This article was published in the August edition of the DHI Door + Hardware Magazine and reprinted here with permission.
Come Two by Two. A Look Inside Noah’s Ark, by Ginny Powell
Tucked into the “All American City” of Lakeland, Florida, is not just a community, but the realization of a dream initiated by a small group of parents nearly 20 years ago. It’s called The Village at Noah’s Landing.
Nearly two decades ago, a small group of parents of adult children with special needs met while watching their children take part in sporting activities. They began talking with each other about what would happen to their kids if they were no longer around. Who would oversee their care?
Their worries were further reinforced when they discovered that the options for care in and around Lakeland were extremely limited. But instead of becoming defeated, these five sets of parents took action. Big action. In 1997, they created Noah’s Ark of Central Florida.
The first homes were built between 2002 and 2007 and are located near downtown Lakeland. Called Noah’s Nest, this clustering of four houses is home to 17 residents living independently with the support of their fellow residents, family, and friends.
A Dream of Building a Community
While Noah’s Nest was a great start, the dream was always to build a bigger community for adults with developmental disabilities. The Villages of Noah’s Landing, with Phase 1 scheduled to open later this summer, is precisely that.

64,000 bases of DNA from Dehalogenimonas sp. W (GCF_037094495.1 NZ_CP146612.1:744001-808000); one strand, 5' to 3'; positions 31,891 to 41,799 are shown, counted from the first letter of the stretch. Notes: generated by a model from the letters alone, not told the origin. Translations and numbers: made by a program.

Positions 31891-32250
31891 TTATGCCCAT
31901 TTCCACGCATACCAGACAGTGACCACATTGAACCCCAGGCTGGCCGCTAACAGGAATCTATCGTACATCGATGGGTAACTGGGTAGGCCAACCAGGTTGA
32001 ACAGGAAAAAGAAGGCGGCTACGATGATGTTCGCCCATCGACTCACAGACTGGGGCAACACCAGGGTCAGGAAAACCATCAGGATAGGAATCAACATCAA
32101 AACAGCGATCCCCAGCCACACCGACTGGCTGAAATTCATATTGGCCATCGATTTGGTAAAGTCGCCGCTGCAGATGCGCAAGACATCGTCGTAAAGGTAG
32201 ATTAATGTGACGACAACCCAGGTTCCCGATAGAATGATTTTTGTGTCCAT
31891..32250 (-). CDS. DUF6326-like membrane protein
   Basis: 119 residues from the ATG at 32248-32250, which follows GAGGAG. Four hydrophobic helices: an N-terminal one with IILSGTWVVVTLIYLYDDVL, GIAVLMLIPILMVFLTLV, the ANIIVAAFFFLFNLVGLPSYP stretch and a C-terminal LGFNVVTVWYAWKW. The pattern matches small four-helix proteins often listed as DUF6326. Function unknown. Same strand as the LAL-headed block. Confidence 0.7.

Phase 1 can accommodate up to 132 developmentally disabled residents and only takes up a fraction of the property’s 62 acres. When all phases are complete, the community will offer a wide selection of social, recreational, educational and vocational choices, and provide for the health care needs of its residents.
We are halfway through the year. Have you earned any of the learning units you need before year’s end? We have representatives across the country that would like the opportunity to share their knowledge and passion about door hardware with you!
Architectural Door Hardware 101 | 1.0 LU/HSW
This course describes hardware nomenclature, correct sequencing, specifying hardware, and code compliance.
Door Hardware Submittals | 1.0 LU/HSW
Both users and components of the hardware submittals are discussed in this course, as well as what to look for in product data sheets and reasons submittals are rejected.
ADA: Meeting Accessibility Standards for Openings | 1.0 LU/HSW
This course features an overview of compliance with ADA, physical disabilities, and 404 doors, doorways, and gates.
Jill Gile is the newest member of Commencement Bay Architectural Group, a manufacturers’ sales agency that represent’s Hager in the Pacific Northwest. She has jumped into the hardware industry with a big splash including recently passing her CDT exam.
This is an article she wrote for the June Edition of the DHI Doors & Hardware Magazine and reprinted here with both Jill’s & DHI’s permission.
Humans are a reactive species. We tend to carry on with a standard mode of operation until an emergency tells us that we might have to change our ways. This holds true for many aspects of our lives, personal and professional. It might be as simple as changing eating habits to as big as the Titanic creating laws about lifeboat requirements.
For the construction industry, unfortunately, we are faced with Titanic-level issues of life safety. Rules regarding fire codes and ADA accessibility issues are some of the main examples of changes the industry has had to face.